The guys that brought you The 40-Year Old Virgin and Knocked Up have done it again, crafting a humanizing comedy built around the coming-of-age absurdity of actually getting whatever it is you think you want.
Best friends Seth (Jonah Hill) and Evan (Michael Cera) have survived childhood to become high school seniors. Unfortunately, almost graduating and getting ready to move on to college comes with plenty of regrets and large serving of separation anxiety. Determined to blow past their awkward lack of communication, they manage to get themselves invited to a blowout party by promising to deliver plenty of alcohol using the fake ID of their friend Fogell (Christopher Mintz-Plasse). Will the boys become men by bedding their dream dates (Martha MacIsaac and Emma Stone), or will they get busted by the local cops (Seth Rogen and Bill Hader) on their last great adventure together?
At first glance, the trailer for this production makes it look set in the 1980’s, but that’s simply a trick of the filmmakers to add a timeless quality to a coming-of-age (and screwing it up) story. Additional realism is provided by the characters being about the same age as the players, plus none of these kids are the genetically prefect specimens that populate most of your basic teen television dramadies. The creates the not-so magic formula of real teens in real situations trying to do what they think is expected of them and getting lucky about half the time. Even when events get completely out of hand, you never know exactly what’s going to happen next and how our heroes will deal with it.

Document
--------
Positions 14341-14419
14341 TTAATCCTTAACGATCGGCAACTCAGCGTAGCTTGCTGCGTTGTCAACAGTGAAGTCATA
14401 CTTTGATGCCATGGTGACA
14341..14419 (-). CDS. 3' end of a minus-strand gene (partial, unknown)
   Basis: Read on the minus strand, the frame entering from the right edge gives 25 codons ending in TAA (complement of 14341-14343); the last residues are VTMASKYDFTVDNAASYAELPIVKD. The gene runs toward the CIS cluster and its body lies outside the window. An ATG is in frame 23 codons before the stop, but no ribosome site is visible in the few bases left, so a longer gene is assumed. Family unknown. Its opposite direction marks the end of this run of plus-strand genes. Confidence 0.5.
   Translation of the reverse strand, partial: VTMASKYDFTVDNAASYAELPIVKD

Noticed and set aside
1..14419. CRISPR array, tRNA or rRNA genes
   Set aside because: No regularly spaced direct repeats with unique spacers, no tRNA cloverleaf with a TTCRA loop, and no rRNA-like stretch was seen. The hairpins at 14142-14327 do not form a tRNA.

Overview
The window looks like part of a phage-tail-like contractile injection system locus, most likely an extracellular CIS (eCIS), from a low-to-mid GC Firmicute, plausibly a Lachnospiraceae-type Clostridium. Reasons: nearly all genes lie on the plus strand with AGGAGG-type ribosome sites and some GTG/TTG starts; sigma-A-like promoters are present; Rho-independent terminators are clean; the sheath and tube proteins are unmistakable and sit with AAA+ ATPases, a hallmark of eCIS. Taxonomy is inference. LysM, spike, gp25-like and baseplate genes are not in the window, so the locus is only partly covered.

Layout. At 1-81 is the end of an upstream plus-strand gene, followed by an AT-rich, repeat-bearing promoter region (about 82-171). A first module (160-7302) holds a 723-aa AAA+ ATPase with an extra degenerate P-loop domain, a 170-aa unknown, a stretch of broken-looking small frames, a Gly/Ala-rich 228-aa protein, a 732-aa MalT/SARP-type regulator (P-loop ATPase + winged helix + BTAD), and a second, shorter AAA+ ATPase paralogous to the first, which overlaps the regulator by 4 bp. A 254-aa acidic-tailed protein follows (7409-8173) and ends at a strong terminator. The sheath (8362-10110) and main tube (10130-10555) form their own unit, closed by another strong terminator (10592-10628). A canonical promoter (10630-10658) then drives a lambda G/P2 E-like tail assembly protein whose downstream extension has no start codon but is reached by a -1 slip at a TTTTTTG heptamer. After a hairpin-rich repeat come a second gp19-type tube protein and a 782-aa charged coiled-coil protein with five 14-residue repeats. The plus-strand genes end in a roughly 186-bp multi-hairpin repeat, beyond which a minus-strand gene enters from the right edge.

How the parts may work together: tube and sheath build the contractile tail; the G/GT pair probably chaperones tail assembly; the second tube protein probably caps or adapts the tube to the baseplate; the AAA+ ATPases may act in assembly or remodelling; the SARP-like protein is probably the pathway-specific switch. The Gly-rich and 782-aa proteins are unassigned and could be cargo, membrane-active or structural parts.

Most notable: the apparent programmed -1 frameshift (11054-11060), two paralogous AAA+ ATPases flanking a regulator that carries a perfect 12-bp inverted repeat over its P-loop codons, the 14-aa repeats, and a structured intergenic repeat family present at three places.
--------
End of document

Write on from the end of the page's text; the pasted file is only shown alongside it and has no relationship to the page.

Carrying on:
The honesty and realism of the script is only half of the success of this film while excellent casting makes up the rest. Jonah Hill and Michael Cera have already made names for themselves in these kinds of movies, from Knocked Up (with Hill) and the upcoming Juno (with Cera). There’s an honesty about these guys that speaks volumes even when they’re just standing around in the background. Then you have two “rogue” police officers played by Seth Rogen and Bill Hader as would-be mentors or possible buzz-killers, and the antics of these two played off of the younger cast brings out the yesteryear in everyone.
Too much of the hilarity in this movie comes from watching how the characters deal with each new situation as they come (whether they create it or not), so I won’t spoil any of it here. But with three hit films under their belt to prove that these movies aren’t flukes, we can only smile at what these guys will come up with next. The intelligent R-rated comedy for adults is back, and these guys seem to have an exclusive lock on how to make these movies in both an entertaining and commercially successful way.
(a three and a half skull recommendation out of four)